Understanding Bullous Pemphigoid

Front view of man's head and chest showing bullous pemphigoid.

Bullous pemphigoid is a long-term (chronic) skin disease. It mostly affects people ages 60 and older. It causes large blisters to form. These blisters may be on one part of the body or all over. They often appear on the arms, legs, groin, chest, and stomach. Sores may sometimes occur in the mouth, too.

 How to say it

BUHL-uhs PEHM-fih-goyd

What causes bullous pemphigoid?

Bullous pemphigoid is an autoimmune disease. That’s when the immune system attacks healthy parts of the body. In this case, it attacks the proteins that join the skin cells to one another. The disease may also be caused by some medicines, such as penicillin.

Symptoms of bullous pemphigoid

Bullous pemphigoid may first look like hives or eczema, because it can be red and itchy. Large, firm blisters may then form. These blisters are often filled with a clear liquid. They may feel very itchy. The blisters may pop. But they usually don’t leave any scars. They may go away and come back again.

Treatment for bullous pemphigoid

The blisters from this skin disease may go away and come back. So treatment is often needed for a few years. Treatment options include:

  • Skin care. Using mild soap and anti-itch creams may help with symptoms.

  • Steroids. Steroids are the main treatment option for this disease. They may be creams or ointments that you put on your skin. Or they may be in pill or liquid form (oral). They can ease itching and stop new blisters from forming. But oral steroids may have side effects.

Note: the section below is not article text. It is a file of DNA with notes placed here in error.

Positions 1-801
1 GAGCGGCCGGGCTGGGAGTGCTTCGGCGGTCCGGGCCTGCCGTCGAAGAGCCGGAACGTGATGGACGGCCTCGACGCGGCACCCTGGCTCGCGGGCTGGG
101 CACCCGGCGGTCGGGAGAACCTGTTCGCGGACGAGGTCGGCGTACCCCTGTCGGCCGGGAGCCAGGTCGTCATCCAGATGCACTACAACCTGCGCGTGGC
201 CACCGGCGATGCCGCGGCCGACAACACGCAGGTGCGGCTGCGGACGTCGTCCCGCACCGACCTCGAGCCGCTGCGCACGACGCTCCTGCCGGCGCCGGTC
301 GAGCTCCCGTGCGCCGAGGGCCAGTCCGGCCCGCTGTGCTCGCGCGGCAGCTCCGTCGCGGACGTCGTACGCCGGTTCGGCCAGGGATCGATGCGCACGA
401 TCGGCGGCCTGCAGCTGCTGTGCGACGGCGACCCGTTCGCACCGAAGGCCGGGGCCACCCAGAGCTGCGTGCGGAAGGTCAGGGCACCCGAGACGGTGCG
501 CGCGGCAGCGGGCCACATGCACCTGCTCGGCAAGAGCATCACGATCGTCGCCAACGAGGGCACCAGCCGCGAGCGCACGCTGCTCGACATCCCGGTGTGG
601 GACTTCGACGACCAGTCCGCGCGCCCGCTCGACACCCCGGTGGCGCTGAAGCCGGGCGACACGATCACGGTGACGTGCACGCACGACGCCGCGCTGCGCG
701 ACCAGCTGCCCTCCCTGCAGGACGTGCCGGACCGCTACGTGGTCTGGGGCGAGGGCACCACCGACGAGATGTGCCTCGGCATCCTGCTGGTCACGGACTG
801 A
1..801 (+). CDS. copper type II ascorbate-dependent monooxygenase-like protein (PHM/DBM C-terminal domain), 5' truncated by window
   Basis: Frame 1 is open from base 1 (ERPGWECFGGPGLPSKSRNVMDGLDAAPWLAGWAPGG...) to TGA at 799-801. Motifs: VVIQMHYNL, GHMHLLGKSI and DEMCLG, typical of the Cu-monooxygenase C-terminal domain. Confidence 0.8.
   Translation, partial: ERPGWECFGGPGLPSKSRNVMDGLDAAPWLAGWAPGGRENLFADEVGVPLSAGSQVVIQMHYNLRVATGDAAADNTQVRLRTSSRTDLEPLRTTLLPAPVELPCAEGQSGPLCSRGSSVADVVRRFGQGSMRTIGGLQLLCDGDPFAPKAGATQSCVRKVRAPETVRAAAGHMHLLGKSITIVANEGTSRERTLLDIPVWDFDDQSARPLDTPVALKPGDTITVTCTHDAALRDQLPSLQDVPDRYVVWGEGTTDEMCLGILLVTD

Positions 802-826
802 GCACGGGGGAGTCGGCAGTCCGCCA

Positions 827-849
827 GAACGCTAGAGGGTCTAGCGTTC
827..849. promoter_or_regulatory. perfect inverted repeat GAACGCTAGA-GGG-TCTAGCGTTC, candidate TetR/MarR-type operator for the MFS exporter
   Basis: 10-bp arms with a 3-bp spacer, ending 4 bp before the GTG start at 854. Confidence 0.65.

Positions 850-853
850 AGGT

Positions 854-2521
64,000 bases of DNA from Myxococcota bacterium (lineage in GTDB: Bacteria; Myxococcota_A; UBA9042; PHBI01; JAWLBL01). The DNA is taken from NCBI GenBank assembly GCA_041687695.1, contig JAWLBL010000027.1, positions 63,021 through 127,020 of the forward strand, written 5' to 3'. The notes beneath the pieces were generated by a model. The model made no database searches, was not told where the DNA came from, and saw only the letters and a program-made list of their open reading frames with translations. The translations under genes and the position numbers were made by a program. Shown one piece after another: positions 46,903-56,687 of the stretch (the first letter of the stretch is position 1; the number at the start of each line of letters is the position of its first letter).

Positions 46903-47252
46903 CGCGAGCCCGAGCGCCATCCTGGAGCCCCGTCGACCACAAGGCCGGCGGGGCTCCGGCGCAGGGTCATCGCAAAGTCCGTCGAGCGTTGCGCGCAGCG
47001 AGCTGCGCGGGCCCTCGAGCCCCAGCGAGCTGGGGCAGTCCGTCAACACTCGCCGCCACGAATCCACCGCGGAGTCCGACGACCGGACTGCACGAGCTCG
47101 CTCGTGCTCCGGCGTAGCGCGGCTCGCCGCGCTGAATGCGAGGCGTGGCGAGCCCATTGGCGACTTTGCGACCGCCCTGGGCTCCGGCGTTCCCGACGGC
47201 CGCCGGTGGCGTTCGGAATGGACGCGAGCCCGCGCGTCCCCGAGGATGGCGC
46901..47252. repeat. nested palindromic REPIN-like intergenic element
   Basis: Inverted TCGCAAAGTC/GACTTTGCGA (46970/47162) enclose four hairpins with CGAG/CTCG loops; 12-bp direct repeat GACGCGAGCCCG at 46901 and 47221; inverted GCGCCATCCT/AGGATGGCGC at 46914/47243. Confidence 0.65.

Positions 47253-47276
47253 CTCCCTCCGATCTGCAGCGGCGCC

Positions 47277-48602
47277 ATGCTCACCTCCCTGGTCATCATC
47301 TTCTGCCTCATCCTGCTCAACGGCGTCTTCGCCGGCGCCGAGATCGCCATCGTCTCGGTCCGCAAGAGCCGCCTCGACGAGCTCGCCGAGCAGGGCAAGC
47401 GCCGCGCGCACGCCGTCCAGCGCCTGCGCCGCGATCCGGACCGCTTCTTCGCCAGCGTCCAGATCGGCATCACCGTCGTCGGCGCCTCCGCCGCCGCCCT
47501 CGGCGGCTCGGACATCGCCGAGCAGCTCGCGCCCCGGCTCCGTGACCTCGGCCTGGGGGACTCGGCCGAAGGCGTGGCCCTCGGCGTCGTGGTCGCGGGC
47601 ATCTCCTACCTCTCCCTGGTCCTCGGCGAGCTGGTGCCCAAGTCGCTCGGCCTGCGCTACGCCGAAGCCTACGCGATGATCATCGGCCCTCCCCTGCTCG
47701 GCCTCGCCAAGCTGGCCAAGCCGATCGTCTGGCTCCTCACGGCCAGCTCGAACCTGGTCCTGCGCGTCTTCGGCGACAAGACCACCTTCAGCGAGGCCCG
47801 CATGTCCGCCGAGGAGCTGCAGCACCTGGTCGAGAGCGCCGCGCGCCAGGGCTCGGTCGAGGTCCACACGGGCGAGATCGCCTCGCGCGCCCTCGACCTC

• Other medicines. To prevent long-term complications of oral steroids, your provider may prescribe other medicines instead. Some of these treat the disease by slowing down the immune system.

Possible complications of bullous pemphigoid

  •  Skin infection

When to call your healthcare provider

Call your healthcare provider right away if you have any of these:

  • Fever of 100.4°F (38°C) or higher, or as directed by your provider

  • Pain that gets worse

  • Symptoms that don’t get better, or get worse

  • New symptoms

Online Medical Reviewer: Maryann Foley
Online Medical Reviewer: Michael Lehrer MD
Online Medical Reviewer: Rita Sather RN
Date Last Reviewed: 5/1/2020
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